Until recently, doctors viewed most traumatic brain injuries as acute events, caused by a single jolt, blow, or penetrating head injury that, if not immediate, within hours to days, left a patient with severe motor, cognitive, or emotional impairments. To be sure, those injuries, called traumatic brain injuries (TBIs) still constitute a large majority of the brain traumas that clients of Benson & Bingham suffer, and for which we help our clients recover much-needed compensation.
We have now begun to learn, however, about the degenerative brain disease known as chronic traumatic encephalopathy (CTE), a condition likely caused by frequent, “micro” traumas sustained by the brain. With this emerging awareness of CTE comes the recognition that, in some cases, CTE patients may have legal rights to recover compensation for the long-term damage done to their brains that resulted in CTE.
If you have received a brain disease diagnosis that points to TBI or CTE as the likely cause, the team at Benson & Bingham in Reno wants to speak with you about your legal rights. Contact us today and read on to learn more about our brain injury and CTE-focused legal practice.
Medical professionals still know relatively little about CTE, compared to other known brain diseases. Researchers at Boston University’s CTE Center believe that CTE is connected to sustaining repeated brain trauma (concussions and “micro”-concussions) over time. CTE was initially pinpointed as a condition found in professional athletes who played sports involving frequent blows to the head, such as football, hockey, and boxing. Increasingly, however, it appears that CTE can emerge in athletes whose playing careers ended in high school or college; in other words, any history of frequent “minor” concussions or blows to the head can put a person at risk of CTE.
Researchers have not been able to determine how many blows to the head trigger CTE. Other factors, including genetics, could play a role in whether someone develops CTE after one or more hits to the head.
When doctors first identified CTE, they thought the disease did not emerge until later in life. However, according to the Concussion Legacy Foundation, evidence suggests CTE symptoms could appear in people as young as 17 years. For those who suffer from CTE later in life, early symptoms could appear in a patient’s late 20s or early 30s.
The Mayo Clinic believes that CTE causes the brain to waste away, or atrophy, interfering with the ability of nerve cells in the brain to communicate with one another.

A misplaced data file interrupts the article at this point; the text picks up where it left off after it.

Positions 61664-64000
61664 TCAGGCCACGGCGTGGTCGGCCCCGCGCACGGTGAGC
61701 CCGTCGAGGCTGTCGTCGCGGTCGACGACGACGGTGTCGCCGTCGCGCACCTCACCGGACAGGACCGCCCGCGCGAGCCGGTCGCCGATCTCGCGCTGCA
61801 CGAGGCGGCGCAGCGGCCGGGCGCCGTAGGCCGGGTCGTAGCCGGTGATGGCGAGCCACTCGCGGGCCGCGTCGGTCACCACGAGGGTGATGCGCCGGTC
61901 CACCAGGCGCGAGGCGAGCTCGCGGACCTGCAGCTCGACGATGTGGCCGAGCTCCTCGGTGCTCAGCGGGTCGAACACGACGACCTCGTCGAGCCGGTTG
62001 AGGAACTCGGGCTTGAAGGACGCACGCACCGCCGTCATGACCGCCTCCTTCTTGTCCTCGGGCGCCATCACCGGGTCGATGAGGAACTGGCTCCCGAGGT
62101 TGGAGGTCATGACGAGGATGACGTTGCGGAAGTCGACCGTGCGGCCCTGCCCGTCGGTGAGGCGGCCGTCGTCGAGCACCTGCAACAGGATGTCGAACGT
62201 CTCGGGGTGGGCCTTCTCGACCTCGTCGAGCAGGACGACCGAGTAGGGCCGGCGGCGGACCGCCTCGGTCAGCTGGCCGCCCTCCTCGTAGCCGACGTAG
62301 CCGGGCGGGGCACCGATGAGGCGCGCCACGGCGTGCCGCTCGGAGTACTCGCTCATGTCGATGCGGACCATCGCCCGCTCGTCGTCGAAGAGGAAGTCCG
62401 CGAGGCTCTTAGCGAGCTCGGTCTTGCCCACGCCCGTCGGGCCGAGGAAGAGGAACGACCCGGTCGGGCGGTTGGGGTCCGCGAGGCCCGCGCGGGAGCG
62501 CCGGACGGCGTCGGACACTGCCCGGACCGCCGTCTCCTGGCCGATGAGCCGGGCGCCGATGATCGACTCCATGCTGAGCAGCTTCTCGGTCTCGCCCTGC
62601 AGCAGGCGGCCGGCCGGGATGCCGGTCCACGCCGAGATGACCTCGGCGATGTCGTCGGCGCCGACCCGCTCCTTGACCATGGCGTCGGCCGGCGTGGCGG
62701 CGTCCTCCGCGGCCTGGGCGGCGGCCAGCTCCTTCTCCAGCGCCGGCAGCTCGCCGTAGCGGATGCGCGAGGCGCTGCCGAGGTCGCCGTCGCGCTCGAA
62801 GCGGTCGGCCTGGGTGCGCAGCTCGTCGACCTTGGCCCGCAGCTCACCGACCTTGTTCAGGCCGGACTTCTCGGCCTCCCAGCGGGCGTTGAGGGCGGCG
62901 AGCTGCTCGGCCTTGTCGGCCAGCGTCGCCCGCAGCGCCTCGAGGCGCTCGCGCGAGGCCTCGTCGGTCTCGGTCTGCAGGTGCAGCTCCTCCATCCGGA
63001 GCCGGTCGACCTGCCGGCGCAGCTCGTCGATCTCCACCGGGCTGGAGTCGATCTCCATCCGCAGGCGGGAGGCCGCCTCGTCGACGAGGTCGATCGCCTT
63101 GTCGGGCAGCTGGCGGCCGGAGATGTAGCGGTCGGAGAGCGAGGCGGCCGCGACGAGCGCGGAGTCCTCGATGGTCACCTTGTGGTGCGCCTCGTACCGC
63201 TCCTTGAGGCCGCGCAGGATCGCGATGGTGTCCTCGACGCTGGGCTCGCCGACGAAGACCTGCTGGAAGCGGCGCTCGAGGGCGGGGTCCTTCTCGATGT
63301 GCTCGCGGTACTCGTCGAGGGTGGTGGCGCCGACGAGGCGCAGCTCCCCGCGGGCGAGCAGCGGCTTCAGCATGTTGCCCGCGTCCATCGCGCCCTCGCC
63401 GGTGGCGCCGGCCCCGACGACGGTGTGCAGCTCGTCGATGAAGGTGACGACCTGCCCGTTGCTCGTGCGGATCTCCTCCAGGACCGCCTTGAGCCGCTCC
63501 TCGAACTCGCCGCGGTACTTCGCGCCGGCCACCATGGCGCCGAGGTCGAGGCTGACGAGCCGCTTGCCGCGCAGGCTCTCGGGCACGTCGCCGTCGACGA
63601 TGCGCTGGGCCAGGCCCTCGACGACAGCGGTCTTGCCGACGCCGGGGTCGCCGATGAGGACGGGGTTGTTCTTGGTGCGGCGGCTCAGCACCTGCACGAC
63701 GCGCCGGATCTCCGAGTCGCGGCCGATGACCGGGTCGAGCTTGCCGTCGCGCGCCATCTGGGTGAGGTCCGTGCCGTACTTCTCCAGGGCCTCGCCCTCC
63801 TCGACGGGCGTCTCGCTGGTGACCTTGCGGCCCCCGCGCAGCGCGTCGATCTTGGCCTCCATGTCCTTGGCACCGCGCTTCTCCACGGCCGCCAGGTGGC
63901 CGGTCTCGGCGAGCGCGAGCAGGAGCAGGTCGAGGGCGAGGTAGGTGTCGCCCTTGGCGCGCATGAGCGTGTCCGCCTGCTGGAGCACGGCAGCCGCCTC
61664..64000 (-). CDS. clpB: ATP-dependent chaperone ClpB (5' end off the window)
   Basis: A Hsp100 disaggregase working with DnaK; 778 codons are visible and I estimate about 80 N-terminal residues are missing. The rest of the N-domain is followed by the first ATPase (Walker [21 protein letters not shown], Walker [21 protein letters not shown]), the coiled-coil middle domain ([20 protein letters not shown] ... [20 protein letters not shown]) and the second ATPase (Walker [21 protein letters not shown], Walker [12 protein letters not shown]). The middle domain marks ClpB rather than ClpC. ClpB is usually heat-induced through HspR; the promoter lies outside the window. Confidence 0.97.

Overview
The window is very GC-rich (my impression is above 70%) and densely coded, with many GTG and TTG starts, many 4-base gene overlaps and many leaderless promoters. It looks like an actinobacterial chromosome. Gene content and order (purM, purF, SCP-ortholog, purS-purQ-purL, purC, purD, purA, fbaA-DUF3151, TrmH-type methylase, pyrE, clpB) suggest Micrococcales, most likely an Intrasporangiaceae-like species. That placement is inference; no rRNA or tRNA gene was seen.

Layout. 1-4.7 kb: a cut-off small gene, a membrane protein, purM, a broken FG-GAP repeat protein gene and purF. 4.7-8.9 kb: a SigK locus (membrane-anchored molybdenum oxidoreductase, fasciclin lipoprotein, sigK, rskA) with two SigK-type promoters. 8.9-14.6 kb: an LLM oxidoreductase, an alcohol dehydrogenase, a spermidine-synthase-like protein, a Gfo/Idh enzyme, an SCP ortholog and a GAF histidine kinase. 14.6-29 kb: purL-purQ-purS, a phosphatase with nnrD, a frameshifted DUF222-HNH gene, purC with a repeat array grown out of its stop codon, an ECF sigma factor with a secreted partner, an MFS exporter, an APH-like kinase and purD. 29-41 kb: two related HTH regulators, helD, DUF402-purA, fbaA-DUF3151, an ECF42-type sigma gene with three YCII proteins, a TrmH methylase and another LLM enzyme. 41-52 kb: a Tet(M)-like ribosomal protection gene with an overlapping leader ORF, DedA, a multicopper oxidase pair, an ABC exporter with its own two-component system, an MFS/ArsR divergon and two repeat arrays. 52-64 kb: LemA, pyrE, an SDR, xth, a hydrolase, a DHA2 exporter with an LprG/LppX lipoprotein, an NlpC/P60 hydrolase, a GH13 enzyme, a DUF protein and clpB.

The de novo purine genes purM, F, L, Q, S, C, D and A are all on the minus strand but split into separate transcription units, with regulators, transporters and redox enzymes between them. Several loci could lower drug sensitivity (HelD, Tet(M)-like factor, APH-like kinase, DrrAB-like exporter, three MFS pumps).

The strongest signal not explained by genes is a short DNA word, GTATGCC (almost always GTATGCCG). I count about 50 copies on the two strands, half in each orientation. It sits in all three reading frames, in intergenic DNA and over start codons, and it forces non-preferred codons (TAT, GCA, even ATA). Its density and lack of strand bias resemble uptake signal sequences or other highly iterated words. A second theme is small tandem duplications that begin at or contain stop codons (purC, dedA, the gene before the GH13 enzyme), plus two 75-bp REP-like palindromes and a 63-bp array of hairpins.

Researchers have not yet developed a way to test for CTE while a patient is alive. Because the condition’s symptoms mimic those of other degenerative brain diseases, doctors cannot definitively diagnose CTE in a patient until after the patient dies and an autopsy can be performed on the patient’s brain.
Instead, in giving a patient a potential CTE diagnosis, doctors look for a constellation of symptoms appearing in a patient with a history of repeated head traumas. Those symptoms may include:
If you have a history of blows to your head, such as from playing sports or having a job in which you sustained repeated head injuries that left you feeling foggy or confused at the time, and you begin to experience the symptoms above, be sure to tell your doctor right away. You may have a potential CTE diagnosis, and rights to compensation.
Traumatic brain injuries—those that cause acute symptoms immediately—result from blows, jolts, or penetrating injuries to the head. Motor vehicle accidents and accidental falls are the two most common events leading to severe TBI. So-called “minor” TBIs, or concussions, result from less severe impacts to the head, including those that accompany playing contact sports.
With the emerging awareness of CTE, doctors are beginning to recognize that any series of repeated concussions, even ones so “minor” that they do not display symptoms, may cause CTE to develop later in life. At present, we know that contact sports can increase the risk of CTE. By extension, it seems likely other repetitive head-injury related events, such as exposure to repeated explosions or concussive shockwaves (such as those experienced by soldiers), or a job that regularly rattles your brain (such as might accompany working with heavy machinery), may also contribute to CTE emerging.
With the help of an experienced Reno, Nevada brain injury lawyer from Benson & Bingham, victims of all types of accidental brain injuries, from a sudden, catastrophic TBI to a slow-emerging CTE diagnosis, can assert their rights to compensation under Nevada law. Although every brain injury has its own unique aspects, victims of accidental brain injuries may seek monetary damages that include:
Until medical understanding of CTE improves, victims of this long-term brain injury will need significant financial support to adapt their lives to the uncertainties of an emerging and misunderstood diagnosis. Benson & Bingham attorneys empathize with the difficulty of not knowing what life will look like in the future, and aim to ensure their clients receive the maximum compensation they might need to confront that future.
Do not wait to seek help when a brain injury diagnosis, either an acute TBI or a potential diagnosis of CTE that leaves you feeling adrift in a sea of uncertainty. You have rights, and the team at Benson & Bingham has the experience and sophistication to help you enforce them.
Contact us at our Reno location today, or call us at (702) 382-9797, to set up a consultation with a member of our Reno brain injury and CTE legal team